Can anyone recommend a processor for an old apple desktop?

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I have an old apple desktop. I want to change the processor to a faster and more efficient one. Can anyone recommend any processor that will best suit my desktop?

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Answered By 0 points N/A #131870

Can anyone recommend a processor for an old apple desktop?

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Hi Azreil,

Upgrading your processor and choosing the best one to  upgrade to is a matter of knowing your motherboard first because it all depends on the processors that your motherboard can support. So here is how to start:

-First you need to download the CPUID program to your mac. The program will detect the model of your computer hardware including your motherboard not to mention a lot of other features.

-After you know the model of your motherboard you will have to check the specifications of that motherboard usually you will find it on the manufacturer website. In the specifications you will find the type of processors the motherboard supports and you can choose one of the models higher than the one you are using and upgrade to it. This can also be used to know the limit of RAM you can expand to since every motherboard have a support limit for RAM space too.

Hope this helps.

 

Answered By 562865 points N/A #131871

Can anyone recommend a processor for an old apple desktop?

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Like any other PC, upgrading or changing your processor will depend on your motherboard. The compatibility of a processor to a motherboard will be based on its socket number or socket model and supported FSB speed. For example, if your motherboard supports socket 478, you need to find a socket 478 processor that has an FSB within the range of the motherboard so it will work and be compatible.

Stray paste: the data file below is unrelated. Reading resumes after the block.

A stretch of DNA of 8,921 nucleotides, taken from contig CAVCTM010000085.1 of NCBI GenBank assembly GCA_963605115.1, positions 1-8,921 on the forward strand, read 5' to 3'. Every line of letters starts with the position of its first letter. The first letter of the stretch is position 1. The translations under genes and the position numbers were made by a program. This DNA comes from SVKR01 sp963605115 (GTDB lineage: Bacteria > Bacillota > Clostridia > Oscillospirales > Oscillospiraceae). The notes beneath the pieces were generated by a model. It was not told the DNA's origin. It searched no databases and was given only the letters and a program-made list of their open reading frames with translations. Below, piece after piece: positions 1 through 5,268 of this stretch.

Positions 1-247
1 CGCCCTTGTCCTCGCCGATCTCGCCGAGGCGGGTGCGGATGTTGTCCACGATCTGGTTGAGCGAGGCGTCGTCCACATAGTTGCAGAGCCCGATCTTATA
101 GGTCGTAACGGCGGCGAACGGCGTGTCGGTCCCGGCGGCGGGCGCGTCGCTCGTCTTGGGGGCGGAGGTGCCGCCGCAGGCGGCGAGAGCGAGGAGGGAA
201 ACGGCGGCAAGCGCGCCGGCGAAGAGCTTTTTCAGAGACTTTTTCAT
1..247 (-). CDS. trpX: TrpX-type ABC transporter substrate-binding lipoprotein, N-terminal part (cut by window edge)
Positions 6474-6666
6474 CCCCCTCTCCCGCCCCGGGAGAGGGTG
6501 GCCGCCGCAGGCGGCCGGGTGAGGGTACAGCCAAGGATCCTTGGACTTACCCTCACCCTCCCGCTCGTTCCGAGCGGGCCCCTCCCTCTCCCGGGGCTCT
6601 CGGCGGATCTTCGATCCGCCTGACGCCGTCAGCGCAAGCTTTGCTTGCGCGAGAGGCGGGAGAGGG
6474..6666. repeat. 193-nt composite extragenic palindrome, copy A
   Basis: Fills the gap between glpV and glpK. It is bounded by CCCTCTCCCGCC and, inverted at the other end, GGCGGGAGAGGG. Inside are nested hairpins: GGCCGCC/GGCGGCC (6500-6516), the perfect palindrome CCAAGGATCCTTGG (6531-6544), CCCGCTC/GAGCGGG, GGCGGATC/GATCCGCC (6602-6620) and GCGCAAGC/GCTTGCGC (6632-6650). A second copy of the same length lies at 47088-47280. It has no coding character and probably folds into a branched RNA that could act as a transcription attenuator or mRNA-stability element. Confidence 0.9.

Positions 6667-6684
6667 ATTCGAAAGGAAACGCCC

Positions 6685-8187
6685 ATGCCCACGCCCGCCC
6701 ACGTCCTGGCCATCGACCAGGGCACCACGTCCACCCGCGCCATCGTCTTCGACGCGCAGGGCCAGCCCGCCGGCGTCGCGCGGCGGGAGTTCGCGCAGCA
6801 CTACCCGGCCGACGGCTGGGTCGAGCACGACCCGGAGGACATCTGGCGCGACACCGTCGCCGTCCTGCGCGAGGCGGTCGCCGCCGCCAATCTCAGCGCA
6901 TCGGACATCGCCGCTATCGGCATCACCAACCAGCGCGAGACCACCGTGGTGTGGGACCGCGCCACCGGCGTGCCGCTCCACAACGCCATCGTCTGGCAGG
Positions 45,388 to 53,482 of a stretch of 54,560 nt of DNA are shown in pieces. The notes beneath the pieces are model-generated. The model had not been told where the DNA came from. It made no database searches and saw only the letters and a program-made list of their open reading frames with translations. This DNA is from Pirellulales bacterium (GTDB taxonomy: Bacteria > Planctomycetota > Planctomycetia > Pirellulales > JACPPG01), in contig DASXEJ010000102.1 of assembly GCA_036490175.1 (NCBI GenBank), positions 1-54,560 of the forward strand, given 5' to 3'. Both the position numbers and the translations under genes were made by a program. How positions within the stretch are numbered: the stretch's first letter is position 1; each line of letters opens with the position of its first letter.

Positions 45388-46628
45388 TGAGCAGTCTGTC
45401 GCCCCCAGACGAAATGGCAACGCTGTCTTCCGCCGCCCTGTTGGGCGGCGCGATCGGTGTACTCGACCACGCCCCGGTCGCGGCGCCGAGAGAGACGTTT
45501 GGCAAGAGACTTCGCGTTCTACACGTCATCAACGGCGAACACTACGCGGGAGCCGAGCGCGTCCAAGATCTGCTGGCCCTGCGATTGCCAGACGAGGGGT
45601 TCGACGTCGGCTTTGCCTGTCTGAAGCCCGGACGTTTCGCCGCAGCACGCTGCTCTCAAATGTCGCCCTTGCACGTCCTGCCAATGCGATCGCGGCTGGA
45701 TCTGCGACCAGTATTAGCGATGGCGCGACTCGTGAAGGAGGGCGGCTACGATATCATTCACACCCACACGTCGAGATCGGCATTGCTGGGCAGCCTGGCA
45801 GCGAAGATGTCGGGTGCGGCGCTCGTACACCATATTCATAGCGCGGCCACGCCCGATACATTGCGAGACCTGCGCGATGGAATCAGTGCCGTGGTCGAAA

So, it’s better to check your motherboard first when upgrading and before buying a new processor. Aside from checking the supported socket number, you also need to check the minimum and maximum FSB rating for your board. Installing a different or incompatible processor to your motherboard will sometimes result in overheating the processor. This is what happened when I tested and installed an incompatible processor on my motherboard.

I have a Pentium 4 3.06 GHz socket 478 533 MHz FSB processor which is an upgrade to my previous 1.8 GHz 400 MHz FSB. I tested and installed another Pentium 4 processor which is 3.2 GHz 800 MHz FSB. The result, the CPU started for a few seconds showing a little of POST of the BIOS and then shut down.

I tried starting it again but it didn’t work. Upon checking, I learned that the processor overheated. The CPU cooling fan wasn’t enough to handle the heat of the processor. I replaced back the original processor and the CPU started normally again but displaying an error during the POST of the BIOS saying that the previous shut down was caused by the processor overheating.

When I checked my CPU’s manufacturer’s website, I learned that my CPU was tested with Intel Celeron and Intel Pentium 4 processors ranging from 400 MHz to 533 MHz FSB. So that puts my motherboard to be compatible with Intel Celeron and Intel Pentium 4 ranging from 400 to 533 MHz Front Side Bus (FSB).

You need to know more about your motherboard before upgrading your processor to avoid risking of frying the processor. To know the FSB rating of your processor, check the print on top of the processor itself. You will see something like “1.8GHZ/512/400/1.525V”. 1.8GHZ refers to your processor’s clock speed or core speed or in layman’s term, the speed of the processor.

512 refers to the cache level of the processor. 400 refers to the FSB rating of your processor. 1.525V is the voltage rating of the processor. If you want to know the specifications of your processor, download and install CPUID CPU-Z.

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